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Intel Vpro is everything we said it would be

Good for users, bad for partners
Mon Apr 24 2006, 18:51
INTEL STARTED OUT the vPro presentation with a whimper, not a bang. As I am writing this, Paul Otellini is ranting about technologies and presentations using graphs and figures I can't see. It seems that Intel security won't let the presentation out on the web until 30 minutes after the CC starts. Yay.

Now, the airtight security was faultless, and it did indeed kill any buzz and momentum they could have built up for the launch. Brilliant planning, two thumbs up, own goal territory no doubt.

So what is vPro? Viiv that doesn't suck? It is far less ambitious, we told you about the high points earlier, the official word is manageability (iAMT2), proactive security (ie push patches, and somehow VT is being spun as security), and energy efficiency (Not P4). Be still my beating heart. The good thing is that I think vPro is a necessary step in the evolution of PC management, and the modest goals mean that it won't suffer VIIV-itis. Modest goals, potentially large cost savings and things users want all point to a success. They also didn't mention Skypelike we did, but trust us, it is there.

Now for the down side, everything in here is available elsewhere. iAMT, and soon iAMT2, VT and the Conroe cores are coming regardless of the logo. The hardware requirements, dual cores, iAMT aware chipsets, and the software is coming down the pike. The spiffy logo with an unwritten cost adder that is kicked back to vendors are no help to buyers. In all, no big deal, and you would get it anyway.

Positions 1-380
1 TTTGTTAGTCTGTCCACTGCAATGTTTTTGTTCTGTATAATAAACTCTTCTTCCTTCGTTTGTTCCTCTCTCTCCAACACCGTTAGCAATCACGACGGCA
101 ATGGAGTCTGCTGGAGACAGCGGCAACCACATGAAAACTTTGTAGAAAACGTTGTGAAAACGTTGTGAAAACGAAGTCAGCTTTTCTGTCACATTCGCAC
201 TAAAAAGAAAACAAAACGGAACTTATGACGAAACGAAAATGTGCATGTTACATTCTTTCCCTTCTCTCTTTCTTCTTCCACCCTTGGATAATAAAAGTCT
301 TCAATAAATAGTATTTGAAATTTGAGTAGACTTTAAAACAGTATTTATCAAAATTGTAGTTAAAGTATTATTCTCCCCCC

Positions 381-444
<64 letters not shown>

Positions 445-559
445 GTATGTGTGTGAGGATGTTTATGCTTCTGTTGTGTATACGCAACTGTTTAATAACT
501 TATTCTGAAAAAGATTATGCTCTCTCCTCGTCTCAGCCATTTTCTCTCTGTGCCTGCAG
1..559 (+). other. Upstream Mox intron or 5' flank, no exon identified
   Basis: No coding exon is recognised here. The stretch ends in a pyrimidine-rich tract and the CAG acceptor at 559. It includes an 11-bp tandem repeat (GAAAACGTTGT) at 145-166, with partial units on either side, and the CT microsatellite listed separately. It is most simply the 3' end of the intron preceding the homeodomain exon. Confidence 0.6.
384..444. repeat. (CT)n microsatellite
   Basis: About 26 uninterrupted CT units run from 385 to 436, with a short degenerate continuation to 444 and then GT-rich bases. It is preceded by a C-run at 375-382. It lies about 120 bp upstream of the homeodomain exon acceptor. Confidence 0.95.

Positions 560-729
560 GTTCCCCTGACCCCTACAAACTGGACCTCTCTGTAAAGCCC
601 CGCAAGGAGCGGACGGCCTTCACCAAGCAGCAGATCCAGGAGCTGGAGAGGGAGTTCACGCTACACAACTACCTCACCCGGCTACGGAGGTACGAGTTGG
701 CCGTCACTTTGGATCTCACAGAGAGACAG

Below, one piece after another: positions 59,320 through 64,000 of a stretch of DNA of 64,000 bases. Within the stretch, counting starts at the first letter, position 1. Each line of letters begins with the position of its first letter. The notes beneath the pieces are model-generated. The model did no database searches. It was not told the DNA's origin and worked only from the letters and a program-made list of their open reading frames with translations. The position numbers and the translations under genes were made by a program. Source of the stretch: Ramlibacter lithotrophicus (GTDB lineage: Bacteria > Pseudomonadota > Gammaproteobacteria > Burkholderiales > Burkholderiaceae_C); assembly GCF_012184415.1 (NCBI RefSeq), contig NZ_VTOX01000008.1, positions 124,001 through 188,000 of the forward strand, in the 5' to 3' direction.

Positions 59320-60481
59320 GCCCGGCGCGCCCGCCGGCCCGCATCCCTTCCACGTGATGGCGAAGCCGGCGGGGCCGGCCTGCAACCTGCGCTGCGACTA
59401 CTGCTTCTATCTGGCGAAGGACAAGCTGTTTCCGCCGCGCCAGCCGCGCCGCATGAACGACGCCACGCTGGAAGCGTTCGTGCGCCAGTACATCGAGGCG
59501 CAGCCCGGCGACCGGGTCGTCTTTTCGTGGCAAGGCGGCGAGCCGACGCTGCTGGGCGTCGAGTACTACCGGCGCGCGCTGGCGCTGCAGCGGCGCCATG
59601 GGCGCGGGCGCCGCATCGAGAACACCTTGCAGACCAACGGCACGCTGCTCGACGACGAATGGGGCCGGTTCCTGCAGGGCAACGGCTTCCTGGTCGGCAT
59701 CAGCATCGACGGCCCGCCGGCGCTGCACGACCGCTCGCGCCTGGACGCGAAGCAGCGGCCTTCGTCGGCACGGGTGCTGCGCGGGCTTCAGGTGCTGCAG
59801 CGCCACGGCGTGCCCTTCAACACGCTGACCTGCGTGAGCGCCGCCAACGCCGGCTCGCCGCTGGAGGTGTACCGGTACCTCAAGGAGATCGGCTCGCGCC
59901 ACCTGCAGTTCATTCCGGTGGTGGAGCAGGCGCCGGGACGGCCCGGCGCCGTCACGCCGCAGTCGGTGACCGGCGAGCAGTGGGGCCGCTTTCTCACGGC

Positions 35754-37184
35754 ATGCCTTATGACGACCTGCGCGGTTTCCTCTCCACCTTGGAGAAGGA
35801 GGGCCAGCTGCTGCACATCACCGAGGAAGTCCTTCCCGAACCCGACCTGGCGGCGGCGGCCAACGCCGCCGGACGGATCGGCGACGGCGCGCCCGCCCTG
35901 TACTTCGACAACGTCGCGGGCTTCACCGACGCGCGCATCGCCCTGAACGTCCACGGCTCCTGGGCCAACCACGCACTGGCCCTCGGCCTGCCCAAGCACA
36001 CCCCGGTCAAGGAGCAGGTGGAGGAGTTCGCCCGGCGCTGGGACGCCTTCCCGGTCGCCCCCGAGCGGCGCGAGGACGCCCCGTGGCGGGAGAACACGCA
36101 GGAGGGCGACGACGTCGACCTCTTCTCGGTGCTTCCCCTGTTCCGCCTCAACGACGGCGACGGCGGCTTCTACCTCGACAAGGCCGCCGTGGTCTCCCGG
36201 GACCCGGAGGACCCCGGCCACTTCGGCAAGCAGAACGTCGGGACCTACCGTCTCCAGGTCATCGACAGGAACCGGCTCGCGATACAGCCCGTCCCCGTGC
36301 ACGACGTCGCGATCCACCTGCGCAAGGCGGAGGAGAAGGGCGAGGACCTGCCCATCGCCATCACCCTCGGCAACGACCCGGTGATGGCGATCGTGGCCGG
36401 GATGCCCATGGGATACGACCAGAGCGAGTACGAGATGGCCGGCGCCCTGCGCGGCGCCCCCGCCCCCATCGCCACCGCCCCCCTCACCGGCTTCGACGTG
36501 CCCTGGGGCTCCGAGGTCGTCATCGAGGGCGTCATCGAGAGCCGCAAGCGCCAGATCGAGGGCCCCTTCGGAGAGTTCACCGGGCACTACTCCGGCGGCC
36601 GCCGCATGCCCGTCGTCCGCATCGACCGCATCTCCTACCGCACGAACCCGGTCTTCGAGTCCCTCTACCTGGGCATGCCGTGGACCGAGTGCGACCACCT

This is a blatant Intel power grab, they are shutting out companies that used to be partners, and trying to gain more walletshare. This in and of itself is not a bad thing, the best solution should win in the market. The problem is, the last few times Intel did this and crushed partners, they got bitten in the ass by it. The current mobile chipset drought is a direct result of the Centrino program, and what is the dollar tally there up to? Intel could have done things fairly by certifying and taxing third party chipsets, but no, they got greedy. Then they 'dun got bit'.

I see the same thing happening with vPro. Smiling faces on stage aside, you can bet that Symantec, Landesk and other management solution providers have got to be very nervous right now. If history is any guide, they will play along on the surface, but as soon as the eyes are off, they will try very hard to slip the knife in. Wagons are circled, but they are making the cowboys flee to AMD.

Overall, the whole thing is a mix of good technologies that did not need a banner to be a positive. Intel is great at enterprise tech, but lousy at marketing. Combining the two is not a 'chocolate and peanut butter' thing, more of a 'mint and avacado with lime swirls' flavoring. The lack of partners will hurt Intel in the end, and the branding will bring little if anything to the table.

One last thing, the logo is below. µ

See Also
Intel Pro range fundamentally aims at AMD

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